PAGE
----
Instead,  ask people for their business cards if you sincerely want to keep in touch and only give them yours, if they ask for it. 

Ask people questions that sincerely interest you instead of talking about the weather or trying to fit in a sales message wherever you can. Ask people how they got to know about this event, why they went into the business they are in and what they are most passionate about.

This way, you will also have a much stronger foundation when the times comes to follow up after the event.

 

4. Me, Me, Me

This reason is related to selling yourself permanently. 

Most people I have met at events just go on and on talking about themselves.

Let me tell you a secret, if you are not Richard Branson or Seth Godin, other people are not interested in hearing all about how great you are the first time they meet you.

Think about when you are dating somebody.

Are you going to tell your date how great you are or rather ask questions so you get to know as much as possible about the other person? Are you going for coffee with your date and after five minutes ask “How about we go to my place now?”

I hope not, otherwise we may have to talk about that problem as a separate topic.

People want to talk about themselves, that is natural. Instead of bragging about your achievements and status symbols, make it a dialogue. Make it an actual conversation.

Ask people questions that you sincerely want to know the answers to. If it’s applicable, add a comment about yourself, an experience or a story and then ask a question again.

Listen. Carefully listen what the other person says between the lines. 

If she speaks about a story from the golf course, that’s probably a clue that she is into golf. 

If she mentions technology in every second sentence, she is probably interested in tech. 

If he keeps making a point about the importance of relationships, he is probably into that topic.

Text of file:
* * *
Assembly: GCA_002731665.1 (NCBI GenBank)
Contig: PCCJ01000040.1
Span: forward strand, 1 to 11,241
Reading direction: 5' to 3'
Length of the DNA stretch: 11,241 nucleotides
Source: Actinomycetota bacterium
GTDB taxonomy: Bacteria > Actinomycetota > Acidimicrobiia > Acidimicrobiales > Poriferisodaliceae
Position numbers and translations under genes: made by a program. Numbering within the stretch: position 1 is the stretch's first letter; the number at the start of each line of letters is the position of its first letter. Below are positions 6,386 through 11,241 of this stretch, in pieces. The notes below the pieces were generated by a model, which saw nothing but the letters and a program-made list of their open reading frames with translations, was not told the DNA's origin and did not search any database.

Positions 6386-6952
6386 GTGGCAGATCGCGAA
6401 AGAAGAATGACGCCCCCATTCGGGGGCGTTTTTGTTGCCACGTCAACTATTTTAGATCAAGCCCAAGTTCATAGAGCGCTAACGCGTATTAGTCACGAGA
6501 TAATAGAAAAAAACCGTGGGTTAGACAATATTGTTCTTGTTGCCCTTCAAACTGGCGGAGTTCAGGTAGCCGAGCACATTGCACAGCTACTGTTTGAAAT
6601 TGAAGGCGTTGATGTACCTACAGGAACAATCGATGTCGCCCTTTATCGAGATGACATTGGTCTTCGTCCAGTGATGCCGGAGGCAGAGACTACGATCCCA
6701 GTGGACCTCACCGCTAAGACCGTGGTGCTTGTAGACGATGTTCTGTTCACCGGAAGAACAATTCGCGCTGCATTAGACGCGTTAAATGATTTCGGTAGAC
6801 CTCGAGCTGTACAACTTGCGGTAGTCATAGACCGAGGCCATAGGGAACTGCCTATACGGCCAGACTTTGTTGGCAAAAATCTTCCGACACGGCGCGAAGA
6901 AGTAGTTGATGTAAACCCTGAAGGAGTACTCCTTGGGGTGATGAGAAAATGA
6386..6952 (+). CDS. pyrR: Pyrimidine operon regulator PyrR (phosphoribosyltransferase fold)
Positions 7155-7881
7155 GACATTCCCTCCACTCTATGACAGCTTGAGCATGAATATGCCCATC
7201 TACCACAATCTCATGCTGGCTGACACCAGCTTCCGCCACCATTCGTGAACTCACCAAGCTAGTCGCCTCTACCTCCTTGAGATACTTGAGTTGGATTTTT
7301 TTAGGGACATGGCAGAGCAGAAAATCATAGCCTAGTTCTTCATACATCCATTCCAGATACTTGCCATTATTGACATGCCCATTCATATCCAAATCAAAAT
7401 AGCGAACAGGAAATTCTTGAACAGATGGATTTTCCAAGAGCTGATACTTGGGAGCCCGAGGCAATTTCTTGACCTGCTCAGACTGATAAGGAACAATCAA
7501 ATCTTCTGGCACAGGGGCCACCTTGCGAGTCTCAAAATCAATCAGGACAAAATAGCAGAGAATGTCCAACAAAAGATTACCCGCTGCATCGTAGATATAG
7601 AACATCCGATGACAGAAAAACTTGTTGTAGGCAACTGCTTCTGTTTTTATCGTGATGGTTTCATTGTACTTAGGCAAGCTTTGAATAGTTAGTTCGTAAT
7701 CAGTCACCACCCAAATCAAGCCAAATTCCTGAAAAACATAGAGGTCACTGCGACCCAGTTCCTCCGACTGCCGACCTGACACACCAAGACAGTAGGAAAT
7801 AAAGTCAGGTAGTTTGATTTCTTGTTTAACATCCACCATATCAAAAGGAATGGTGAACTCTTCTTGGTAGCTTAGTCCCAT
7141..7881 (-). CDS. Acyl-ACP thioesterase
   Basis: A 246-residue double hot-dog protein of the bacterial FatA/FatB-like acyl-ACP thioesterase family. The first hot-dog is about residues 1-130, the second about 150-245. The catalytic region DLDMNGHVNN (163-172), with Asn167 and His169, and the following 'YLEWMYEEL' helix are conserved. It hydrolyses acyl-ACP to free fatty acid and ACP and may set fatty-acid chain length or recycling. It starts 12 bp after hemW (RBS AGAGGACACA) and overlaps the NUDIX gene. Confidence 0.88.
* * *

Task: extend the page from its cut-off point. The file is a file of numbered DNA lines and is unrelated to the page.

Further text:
Here is a great video from Keith Ferrazzi about how he acts at events.

 

The Real Magic Happens After the Event

I mentioned follow up quickly but it deserves an entire book. You don’t sell something at an event and even if you do, you don’t build a relationships with the person you are selling to.

The time to sell yourself comes after the event, in the follow up. And when I say sell yourself, I mean provide massive value while keeping in touch. That is the secret of success in the business of relationships.

It all starts with asking the right questions at the event. If you know nothing about a person other than their name, job title, organization they work at and where they live, you don’t have any clue what to say when trying to keep in touch.

 

Clues to Fuel Your Keep in Touch Efforts

I already mentioned a few questions you can ask. Whatever questions you ask, make sure they are deep and meaningful. Make sure the questions are of interest to you as well.

Then, when you hear the other person talk about a topic over and over again, take notes. These are the topics you will mention when keeping in touch. 

Maybe you are going to send your new connection a TED talk you admire that fits a topic she mentioned at the event. Maybe you will send her an article about the future of social media if that was a clue you heard when talking with her at the event.

You should have a selection of a few specific topics for each person you meet written down somewhere in your keep in touch system. This way, you will not only be able to keep in touch regularly and know what to say but you will also know who you can introduce to each other in your network based on their shared interests and passions.